Client Hit by Ambulance Driver Defeats Immunity & Gets Compensated

Client Hit by Ambulance Driver Defeats Immunity & Gets Compensated

It is with great pleasure that we can announce today that our client has finally received compensation for her automobile accident which occurred in 2013. This was a hotly contested case in which the defense refused to play ball throughout.

Our client was stopped at a red light in Fairfax County when an ambulance transporting a drunk person approached her from behind. This ambulance driver didn't have his lights or sirens on. He wasn't driving in an emergency fashion. He was obeying all the laws of the road. After coming to a complete stop, the ambulance driver erroneously thought our client had turned right on red, causing a rear end collision. Our client's vehicle sustained roughly $1,000 in damages. Our client was diagnosed with post-traumatic Fibromyalgia.

The defense claimed that sovereign immunity attached to the ambulance because it was transporting a patient (police, ambulance, and fire-truck drivers get special leeway because of their jobs). Our client survived pre-trial motions to dismiss the case. We argued that the law requires "something more than normal driving" for immunity to attach. This is because all driver face common risks associated with driving. Driving normally, regardless of your job, doesn't present any special risks. Only when the driving is emergent (think chasing a fleeing suspect) does immunity apply. Here, the patient in the ambulance wasn't in any danger. The ambulance was driving like everyone else on the road. He didn't even have his lights or siren on. His accident was a normal, negligent driver accident. The Judge hearing the motion agreed.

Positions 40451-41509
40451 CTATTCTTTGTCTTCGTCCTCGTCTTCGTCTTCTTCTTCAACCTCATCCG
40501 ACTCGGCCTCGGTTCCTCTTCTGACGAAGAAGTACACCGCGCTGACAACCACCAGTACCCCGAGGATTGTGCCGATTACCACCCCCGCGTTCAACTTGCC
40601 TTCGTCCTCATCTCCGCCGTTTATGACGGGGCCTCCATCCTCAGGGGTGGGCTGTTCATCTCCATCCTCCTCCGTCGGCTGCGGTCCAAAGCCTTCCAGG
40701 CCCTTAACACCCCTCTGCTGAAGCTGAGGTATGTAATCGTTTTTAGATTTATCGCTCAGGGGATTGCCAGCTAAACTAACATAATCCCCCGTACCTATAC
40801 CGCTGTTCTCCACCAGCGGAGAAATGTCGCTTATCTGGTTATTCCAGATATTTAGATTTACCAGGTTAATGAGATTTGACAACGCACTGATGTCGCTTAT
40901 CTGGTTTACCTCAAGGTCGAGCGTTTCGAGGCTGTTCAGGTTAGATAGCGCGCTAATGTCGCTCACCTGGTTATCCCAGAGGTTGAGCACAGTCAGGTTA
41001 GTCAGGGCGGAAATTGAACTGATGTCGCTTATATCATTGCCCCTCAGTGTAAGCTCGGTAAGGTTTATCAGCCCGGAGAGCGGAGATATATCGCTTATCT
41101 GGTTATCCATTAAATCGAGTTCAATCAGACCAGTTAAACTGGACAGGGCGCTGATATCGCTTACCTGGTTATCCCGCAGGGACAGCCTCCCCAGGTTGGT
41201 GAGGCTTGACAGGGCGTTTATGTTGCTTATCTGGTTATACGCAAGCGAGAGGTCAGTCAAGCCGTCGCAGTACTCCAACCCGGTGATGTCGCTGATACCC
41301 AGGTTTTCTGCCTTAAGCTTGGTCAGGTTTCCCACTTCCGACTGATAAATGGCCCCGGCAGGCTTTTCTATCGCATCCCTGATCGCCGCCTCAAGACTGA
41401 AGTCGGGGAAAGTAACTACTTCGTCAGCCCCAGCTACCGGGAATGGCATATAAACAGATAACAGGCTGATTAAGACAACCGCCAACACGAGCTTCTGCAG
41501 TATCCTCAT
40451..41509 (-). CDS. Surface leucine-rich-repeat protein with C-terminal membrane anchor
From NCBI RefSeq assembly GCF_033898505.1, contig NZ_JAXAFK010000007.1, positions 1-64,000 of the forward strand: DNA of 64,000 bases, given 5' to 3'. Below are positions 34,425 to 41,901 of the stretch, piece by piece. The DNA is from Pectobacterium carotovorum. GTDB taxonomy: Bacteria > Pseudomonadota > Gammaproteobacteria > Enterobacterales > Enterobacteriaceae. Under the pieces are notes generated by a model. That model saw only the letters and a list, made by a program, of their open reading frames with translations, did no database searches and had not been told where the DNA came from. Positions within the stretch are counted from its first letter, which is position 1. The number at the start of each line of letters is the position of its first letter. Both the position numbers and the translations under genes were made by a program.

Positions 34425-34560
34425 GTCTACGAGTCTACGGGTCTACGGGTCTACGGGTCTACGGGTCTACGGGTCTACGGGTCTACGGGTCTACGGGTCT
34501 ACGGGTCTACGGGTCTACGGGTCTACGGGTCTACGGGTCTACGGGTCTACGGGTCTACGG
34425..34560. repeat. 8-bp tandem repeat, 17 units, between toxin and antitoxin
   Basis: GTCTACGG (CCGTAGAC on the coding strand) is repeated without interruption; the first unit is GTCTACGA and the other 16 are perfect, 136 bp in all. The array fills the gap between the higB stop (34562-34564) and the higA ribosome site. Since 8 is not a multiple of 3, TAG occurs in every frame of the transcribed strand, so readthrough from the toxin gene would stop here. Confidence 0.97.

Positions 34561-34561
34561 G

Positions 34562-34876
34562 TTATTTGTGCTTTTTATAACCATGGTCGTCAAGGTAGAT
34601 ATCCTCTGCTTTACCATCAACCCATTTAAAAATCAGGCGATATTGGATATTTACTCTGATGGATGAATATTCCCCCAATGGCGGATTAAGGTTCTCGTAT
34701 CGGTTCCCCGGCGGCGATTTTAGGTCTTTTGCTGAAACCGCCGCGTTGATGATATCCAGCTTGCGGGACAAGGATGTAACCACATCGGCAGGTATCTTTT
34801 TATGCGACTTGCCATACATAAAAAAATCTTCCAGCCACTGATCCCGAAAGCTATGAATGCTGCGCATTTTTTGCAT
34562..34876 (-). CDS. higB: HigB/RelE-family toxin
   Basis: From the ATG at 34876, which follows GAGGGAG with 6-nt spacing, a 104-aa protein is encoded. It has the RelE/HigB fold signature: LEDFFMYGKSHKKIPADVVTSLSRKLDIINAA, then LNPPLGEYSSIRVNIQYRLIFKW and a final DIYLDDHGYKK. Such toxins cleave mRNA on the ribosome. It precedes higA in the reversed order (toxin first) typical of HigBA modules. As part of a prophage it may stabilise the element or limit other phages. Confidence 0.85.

The case eventually resolved the week of trial, for $40,000. We are very pleased for our client, and hope that this outcome helps inform the community of their rights when involved in an accident caused by an emergency first-responder. They are there to help us in emergencies, not cause them. When they do, the County should pay.

Call (571) 290-2390 if you have been the victim of an accident caused by an emergency first-responder.